She found the 4th Amendment was “implicated in this instance” because the case “involves conduct by agents of the United States and Thailand to search the home and seize the property of an American Citizen living abroad”. U.S. v. Stokes, supra. The judge noted that while the 4th Amendment usually does not “apply to searches by foreign authorities in their own countries, even if the targets . . . are American citizens”, an exception applies “when the participation of United States agents in the investigation is so substantial that the action is a joint venture between the United States and foreign officials.” U.S. v. Stokes, supra. She held that the involvement of the ICE agents in the search was substantial enough to establish that it “was a joint operation” that implicated the 4th Amendment. U.S. v. Stokes, supra.

The judge then turned to Stokes’ first two arguments, both of which implicated the 4th Amendment’s Warrant Clause. After reviewing relevant cases, she held that it was a

matter of first impression in this Circuit whether the Warrant Clause . . .governs searches and seizures of U.S. citizens in foreign lands. The court is not aware of any case . . . that holds that the Warrant Clause ever applies in foreign territory. Such an extension of the warrant requirement would be, in Justice Harlan's words, `impractical and anomalous.’ Accordingly, the court holds that the Warrant Clause does not apply to the search of Stokes's residence in Thailand. Stokes's objections to the search based on the invalidity of the Thai warrant and the scope of the search are overruled.

U.S. v. Stokes, supra (quoting Reid v. Covert, 354 U.S. 1, 74 (1957) (Justice Harland, concurring). (When the Stokes judge says the issue is a “matter of first impression in this Circuit,” she means the U.S. Court of Appeals for the Seventh Circuit hasn’t ruled on this issue. The Seventh Circuit’s decisions bind federal district courts in Illinois; the Seventh Circuit is, in effect, an Illinois federal district court judge’s immediate “boss” . . . . the Supreme Court being the judge's ultimate "boss.")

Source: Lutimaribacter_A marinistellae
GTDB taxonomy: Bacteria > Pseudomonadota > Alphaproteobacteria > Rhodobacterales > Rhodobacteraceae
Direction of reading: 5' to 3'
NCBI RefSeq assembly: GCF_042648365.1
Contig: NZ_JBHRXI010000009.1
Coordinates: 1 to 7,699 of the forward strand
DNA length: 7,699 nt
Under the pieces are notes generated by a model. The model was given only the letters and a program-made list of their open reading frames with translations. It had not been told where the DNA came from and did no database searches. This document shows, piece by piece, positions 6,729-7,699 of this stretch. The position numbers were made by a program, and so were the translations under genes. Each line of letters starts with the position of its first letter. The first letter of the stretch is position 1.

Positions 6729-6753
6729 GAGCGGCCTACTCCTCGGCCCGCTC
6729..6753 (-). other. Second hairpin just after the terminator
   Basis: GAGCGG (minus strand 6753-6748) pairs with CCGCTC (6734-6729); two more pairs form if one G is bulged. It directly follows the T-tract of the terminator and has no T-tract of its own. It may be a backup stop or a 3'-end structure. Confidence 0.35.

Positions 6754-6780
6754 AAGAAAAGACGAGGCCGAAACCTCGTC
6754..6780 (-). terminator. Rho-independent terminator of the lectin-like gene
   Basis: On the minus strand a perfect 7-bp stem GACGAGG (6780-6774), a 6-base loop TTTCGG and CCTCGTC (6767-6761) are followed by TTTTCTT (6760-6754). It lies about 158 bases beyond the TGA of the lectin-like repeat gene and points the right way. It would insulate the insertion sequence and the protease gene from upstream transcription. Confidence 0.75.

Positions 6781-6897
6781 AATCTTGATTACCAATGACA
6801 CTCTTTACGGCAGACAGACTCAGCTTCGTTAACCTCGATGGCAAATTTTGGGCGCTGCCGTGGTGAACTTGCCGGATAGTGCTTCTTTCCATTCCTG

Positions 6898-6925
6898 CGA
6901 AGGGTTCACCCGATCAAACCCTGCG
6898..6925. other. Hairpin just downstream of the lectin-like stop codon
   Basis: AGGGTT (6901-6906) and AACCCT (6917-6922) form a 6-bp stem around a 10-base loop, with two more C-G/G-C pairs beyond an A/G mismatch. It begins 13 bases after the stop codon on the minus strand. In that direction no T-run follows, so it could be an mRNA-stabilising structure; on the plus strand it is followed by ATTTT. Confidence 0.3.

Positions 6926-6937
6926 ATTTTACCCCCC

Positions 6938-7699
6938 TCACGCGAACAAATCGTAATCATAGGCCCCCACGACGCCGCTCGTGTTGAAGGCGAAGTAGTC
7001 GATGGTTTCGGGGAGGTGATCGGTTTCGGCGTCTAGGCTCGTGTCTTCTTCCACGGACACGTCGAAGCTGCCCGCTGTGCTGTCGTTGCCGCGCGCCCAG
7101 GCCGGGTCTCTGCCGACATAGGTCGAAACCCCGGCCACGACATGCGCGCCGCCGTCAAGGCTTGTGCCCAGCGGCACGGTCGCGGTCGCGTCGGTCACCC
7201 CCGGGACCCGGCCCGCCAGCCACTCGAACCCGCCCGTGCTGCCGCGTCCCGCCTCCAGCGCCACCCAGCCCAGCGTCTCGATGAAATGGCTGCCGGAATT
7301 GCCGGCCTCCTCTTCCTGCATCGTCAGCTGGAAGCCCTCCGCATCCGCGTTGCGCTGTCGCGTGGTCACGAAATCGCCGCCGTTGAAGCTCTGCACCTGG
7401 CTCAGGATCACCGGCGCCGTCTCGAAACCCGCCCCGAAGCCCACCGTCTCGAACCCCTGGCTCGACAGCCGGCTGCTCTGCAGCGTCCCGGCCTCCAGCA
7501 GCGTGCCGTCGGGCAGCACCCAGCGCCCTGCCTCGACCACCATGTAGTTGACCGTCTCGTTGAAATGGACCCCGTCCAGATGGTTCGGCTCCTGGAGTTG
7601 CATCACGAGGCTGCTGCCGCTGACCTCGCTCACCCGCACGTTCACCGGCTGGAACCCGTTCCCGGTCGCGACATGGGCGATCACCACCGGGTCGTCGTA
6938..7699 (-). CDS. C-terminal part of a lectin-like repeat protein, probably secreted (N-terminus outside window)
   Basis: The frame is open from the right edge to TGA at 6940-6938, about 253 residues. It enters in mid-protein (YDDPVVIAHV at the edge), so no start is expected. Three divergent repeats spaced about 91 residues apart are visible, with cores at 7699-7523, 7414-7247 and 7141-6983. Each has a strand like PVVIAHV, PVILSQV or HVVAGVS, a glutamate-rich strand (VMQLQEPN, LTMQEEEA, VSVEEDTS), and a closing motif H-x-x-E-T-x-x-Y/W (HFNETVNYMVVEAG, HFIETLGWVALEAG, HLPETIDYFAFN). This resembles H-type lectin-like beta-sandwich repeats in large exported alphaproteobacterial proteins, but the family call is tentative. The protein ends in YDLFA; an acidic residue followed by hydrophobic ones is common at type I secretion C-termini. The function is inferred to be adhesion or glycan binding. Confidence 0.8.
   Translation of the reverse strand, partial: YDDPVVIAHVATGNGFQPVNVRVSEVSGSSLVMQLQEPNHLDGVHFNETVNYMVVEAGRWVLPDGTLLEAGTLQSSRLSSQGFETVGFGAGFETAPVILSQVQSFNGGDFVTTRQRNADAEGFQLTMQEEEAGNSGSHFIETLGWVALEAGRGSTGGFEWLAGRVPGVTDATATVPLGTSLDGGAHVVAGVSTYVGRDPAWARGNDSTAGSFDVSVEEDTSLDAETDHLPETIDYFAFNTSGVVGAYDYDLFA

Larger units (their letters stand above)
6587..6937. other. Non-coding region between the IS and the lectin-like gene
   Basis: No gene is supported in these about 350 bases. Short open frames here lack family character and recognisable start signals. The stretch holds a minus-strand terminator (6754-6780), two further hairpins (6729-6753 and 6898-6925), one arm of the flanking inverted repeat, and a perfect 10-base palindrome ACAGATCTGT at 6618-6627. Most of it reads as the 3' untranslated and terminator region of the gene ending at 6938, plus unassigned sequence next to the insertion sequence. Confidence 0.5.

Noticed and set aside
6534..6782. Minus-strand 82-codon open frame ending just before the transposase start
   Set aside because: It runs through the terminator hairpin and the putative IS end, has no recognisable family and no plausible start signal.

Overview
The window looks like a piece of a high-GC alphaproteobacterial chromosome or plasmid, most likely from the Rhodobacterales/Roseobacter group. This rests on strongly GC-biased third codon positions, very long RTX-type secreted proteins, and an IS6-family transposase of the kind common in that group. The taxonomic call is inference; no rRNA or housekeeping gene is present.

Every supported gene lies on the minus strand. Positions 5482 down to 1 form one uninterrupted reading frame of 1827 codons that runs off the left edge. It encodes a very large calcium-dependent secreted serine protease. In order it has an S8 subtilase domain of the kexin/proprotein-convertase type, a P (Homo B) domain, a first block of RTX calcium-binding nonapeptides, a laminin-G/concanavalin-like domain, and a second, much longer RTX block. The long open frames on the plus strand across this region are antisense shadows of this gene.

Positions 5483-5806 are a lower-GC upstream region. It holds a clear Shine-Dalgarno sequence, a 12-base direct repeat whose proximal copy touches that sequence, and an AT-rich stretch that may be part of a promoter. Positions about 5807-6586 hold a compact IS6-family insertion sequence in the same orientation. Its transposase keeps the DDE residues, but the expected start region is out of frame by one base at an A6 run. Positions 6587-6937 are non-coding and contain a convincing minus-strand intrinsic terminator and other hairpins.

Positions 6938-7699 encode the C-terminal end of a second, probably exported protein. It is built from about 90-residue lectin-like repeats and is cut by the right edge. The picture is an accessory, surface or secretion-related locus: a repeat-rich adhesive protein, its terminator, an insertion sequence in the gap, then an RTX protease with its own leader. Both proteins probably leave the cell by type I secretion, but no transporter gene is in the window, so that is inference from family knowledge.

The judge then took up Stokes’ third argument: that the search was “unreasonable” under the 4th Amendment. She noted that unlike the Warrant Clause, the Reasonableness Clause “`shelters [U.S.] citizens wherever they may be in the world from unreasonable searches by our own government.’” U.S. v. Stokes, supra (quoting U.S. v. Conroy, 589 F.2d 1258 (U.S. Court of Appeals for the Fifth Circuit 1979)). The judge ultimately held, though, that “the government’s conduct in this case was not unreasonable.” U.S. v. Stokes, supra.

She based that holding on the justification for the search (it occurred “only after lengthy investigations by both Thai and American authorities”) and the way the search was executed (the “entry into Stokes’ home was not unreasonable” nor was the way the search was conducted). U.S. v. Stokes, supra. As to the last point, the judge noted that the search “was conducted in an orderly fashion so as to avoid unnecessary harm or disruption to Stokes’s belongings” and “lasted roughly two hours, not an excessive amount of time”. U.S. v. Stokes, supra.